In the just released September Issue, we are happy to present “You shall bury him: burial, suicide and the development of Catholic law and theology” by
People often assume that religious traditions simply offer a blanket condemnation of suicide. Looking at the history of Catholic law regarding suicide and religious funerals reveals a more complex story. The Church has moved from seeing suicide as something totally sinful and damning toward a more compassionate response, in large part due to changing cultural and medical understandings of suicide in modernity. Once modern psychology began to view suicide as the outcome of disease, the Church no longer saw these deaths as simply something to be punished, but rather as something to be handled with pastoral care and empathy. This eventually led to a drop in the ban for church funerals for suicides in the 20th century. This shift leads to interesting new questions about how the Church might respond to requests for religious funerals by those Catholics who choose to end their lives through physician-assisted dying.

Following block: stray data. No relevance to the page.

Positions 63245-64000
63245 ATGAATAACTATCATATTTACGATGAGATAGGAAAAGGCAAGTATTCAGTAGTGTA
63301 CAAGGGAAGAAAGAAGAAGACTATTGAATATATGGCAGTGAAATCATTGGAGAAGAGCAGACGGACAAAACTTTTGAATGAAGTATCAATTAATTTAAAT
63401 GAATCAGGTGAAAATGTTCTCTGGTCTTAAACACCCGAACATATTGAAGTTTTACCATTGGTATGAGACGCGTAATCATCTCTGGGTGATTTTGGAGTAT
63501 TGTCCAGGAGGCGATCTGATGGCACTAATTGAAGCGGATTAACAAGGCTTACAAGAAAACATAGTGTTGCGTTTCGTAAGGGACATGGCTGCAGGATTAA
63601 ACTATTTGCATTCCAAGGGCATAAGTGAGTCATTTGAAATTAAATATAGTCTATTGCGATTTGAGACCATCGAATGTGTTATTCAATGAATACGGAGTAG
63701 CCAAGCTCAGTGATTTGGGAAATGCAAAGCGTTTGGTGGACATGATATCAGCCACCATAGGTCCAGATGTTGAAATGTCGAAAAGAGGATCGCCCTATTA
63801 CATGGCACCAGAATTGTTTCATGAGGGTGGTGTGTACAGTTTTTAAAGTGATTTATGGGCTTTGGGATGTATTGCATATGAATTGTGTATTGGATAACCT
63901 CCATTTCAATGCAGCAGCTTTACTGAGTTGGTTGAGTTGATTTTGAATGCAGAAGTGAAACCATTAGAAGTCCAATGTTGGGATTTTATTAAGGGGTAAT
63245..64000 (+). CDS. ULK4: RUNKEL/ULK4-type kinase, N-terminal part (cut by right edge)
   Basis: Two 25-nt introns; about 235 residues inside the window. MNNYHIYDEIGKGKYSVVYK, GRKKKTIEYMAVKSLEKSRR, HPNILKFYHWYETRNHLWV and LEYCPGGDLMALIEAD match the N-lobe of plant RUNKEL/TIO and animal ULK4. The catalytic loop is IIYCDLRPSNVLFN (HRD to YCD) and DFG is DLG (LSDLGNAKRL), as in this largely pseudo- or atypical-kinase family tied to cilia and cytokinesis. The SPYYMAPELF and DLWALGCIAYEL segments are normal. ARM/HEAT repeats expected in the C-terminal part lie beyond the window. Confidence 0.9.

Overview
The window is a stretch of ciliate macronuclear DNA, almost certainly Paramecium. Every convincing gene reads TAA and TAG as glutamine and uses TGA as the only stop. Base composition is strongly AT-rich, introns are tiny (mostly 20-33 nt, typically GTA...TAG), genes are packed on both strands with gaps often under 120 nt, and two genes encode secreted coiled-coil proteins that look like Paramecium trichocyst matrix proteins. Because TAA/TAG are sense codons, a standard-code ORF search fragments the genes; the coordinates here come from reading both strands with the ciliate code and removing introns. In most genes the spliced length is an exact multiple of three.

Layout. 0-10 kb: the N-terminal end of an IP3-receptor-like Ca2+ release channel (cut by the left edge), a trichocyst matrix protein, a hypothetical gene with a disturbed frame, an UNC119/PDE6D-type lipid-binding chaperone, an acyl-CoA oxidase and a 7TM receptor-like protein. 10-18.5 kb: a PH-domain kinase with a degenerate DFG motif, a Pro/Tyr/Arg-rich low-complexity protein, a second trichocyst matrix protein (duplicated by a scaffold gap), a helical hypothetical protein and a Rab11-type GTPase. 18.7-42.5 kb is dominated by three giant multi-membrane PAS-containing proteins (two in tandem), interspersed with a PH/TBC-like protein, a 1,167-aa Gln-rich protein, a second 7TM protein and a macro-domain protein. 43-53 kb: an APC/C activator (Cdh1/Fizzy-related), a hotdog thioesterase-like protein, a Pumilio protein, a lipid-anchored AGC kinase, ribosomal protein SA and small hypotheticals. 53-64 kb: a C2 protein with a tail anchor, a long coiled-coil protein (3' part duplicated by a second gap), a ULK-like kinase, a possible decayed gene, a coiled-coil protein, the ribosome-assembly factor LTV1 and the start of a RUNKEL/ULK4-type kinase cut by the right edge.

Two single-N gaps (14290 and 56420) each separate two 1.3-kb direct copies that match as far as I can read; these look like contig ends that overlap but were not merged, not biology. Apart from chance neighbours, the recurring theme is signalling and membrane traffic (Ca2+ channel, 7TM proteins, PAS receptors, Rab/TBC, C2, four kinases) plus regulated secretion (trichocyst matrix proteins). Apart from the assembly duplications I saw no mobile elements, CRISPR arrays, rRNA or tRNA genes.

More about Ranana Dine
She is a doctoral student in religious ethics at the University of Chicago Divinity School. She is a research assistant in medical ethics at the University of Chicago’s MacLean Center for Clinical Medical Ethics and the managing editor of Images: A Journal of Jewish Art and Culture. Prior to moving to Chicago she spent two years at the University of Cambridge where she studied for MPhils in theology and medical humanities. Her scholarship, teaching, and writing focuses on topics ranging from Jewish and Christian medical ethics, the relationship of Judaism and the visual arts, and comparative Jewish-Christian thought. Her writing has been published in both popular and academic outlets, including the Lehrhaus, the Hadar Institute, Mosaic, the British Medical Journal: Medical Humanities, and the Journal of the American Academy of Religion. A native of the Washington DC area, Ranana graduated from Jewish day school before attending Williams College, a small liberal arts college in Western Massachusetts